World Energy Consumption- Renewable, Non-Emitting, and Non-Renewable

The surge of energy consumption in the recent decades is fuelled by population growth and industrial developments, which have outpaced our ability to sustainably 'Protect Our Planets Lungs, within the Oceans and Forests'.

Oil, Coal, and Gas continue to dominate our energy consumption. As non-renewable fossil fuels, they are heavy emitters of carbon dioxide (a greenhouse gas) responsible for our global climate change. The greenhouse effect absorbs heat (by water vapour, carbon dioxide, methane, ozone, nitrous oxide and chlorofluorocarbons) and increases our earth's average surface temperature. 

Carbon emissions are decelerating with slowing primary energy consumption and a shift from coal onto renewables and natural gas. 

Data from BP Statistical Review of World Energy 2022 ↗, IEA Electricity Generation by Source from 1990-2018. Also see Visual Capitalist- Energy Consumption by Country

EIA- Download Chart PDF, and Energy Details Explained

Opportunities & Obstacles:

We have an urge for technology innovation and investments to attain Net-Zero CO2 emissions, for environmental sustainability targets. Opportunities drive to improve reliability, supply, economic feasibility, land usage and infrastructure developments:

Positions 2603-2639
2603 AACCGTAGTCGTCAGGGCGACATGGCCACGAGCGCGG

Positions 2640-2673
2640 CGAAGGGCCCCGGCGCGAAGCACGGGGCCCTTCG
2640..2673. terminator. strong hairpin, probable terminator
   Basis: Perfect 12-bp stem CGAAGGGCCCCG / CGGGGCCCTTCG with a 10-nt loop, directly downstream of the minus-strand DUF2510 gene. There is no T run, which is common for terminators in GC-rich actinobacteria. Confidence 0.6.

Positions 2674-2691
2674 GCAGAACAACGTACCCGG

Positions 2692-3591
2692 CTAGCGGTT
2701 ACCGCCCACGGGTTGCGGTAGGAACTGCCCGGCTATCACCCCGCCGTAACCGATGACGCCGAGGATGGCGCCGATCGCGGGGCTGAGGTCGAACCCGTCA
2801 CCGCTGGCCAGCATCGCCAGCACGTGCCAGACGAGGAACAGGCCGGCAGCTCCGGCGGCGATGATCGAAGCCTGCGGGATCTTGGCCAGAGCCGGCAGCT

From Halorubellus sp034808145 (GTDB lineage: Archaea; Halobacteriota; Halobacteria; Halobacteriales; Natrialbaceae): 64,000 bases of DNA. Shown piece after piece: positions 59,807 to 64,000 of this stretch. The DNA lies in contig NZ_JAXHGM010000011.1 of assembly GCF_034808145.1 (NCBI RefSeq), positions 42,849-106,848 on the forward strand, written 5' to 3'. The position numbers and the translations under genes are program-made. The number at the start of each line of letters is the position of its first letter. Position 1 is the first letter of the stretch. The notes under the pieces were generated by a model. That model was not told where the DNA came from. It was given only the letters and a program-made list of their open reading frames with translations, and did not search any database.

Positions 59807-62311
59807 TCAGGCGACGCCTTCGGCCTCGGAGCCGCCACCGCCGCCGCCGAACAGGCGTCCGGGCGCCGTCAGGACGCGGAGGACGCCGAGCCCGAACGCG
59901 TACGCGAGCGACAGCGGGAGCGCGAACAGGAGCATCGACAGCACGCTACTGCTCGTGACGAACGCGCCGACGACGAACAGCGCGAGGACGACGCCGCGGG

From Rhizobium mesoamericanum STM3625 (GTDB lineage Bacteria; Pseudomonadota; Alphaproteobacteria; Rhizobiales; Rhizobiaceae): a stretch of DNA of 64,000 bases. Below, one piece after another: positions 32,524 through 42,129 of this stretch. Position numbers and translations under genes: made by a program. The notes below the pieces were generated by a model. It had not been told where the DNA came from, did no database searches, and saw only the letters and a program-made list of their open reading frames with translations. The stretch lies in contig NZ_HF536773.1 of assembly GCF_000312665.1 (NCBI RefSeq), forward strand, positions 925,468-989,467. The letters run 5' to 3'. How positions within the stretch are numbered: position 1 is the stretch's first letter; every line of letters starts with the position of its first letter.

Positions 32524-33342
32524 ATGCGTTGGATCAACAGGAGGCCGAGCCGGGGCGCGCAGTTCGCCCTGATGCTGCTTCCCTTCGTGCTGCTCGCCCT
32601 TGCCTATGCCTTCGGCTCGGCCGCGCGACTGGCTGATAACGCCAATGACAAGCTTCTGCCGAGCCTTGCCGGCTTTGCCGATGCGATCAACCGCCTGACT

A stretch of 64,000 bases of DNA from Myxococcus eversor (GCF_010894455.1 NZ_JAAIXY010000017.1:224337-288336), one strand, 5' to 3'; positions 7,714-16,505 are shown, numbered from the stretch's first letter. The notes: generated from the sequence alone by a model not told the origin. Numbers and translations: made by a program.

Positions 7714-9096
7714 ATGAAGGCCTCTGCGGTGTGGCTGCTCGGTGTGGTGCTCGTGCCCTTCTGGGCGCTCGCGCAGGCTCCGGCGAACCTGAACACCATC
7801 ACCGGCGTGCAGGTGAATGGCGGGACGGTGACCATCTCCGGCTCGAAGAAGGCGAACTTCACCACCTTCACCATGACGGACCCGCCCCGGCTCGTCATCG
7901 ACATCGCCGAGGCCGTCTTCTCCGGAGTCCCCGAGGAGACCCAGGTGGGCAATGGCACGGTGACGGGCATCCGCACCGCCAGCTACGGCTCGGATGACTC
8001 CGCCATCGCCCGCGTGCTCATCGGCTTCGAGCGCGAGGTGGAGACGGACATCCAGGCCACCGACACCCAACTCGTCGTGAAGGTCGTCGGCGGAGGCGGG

IEA Clean Energy Innovation & Technology Guide ↗ 

4. Carbon Capture, Utilisation & Storage

5. Electrification in Transportation and Heating


Nuclear Fission is used to continuously split uranium atoms. The heat energy released is used to make steam that will drive a turbine and generate electricity.

Nuclear Power is used to provide stable (baseload) grids and energy security, with reduced dependence on imported fuels.


440 Nuclear Power Reactor in Operation (mapped locations )

Mouse controls: hover- country info, left click- zoom in, right click- zoom out

Canadian Nuclear Facts by CNA

CANDU Locations- A Canadian Design and Technology


Global Solar Atlas


Global Wind Atlas, Wind Map & Weather, Wind Finder (all ↗)

Canadian Wind Energy Association (CanWEA)- see: infographic


The composition is primarily Methane (70-90%):

Canada's Pipelines Network: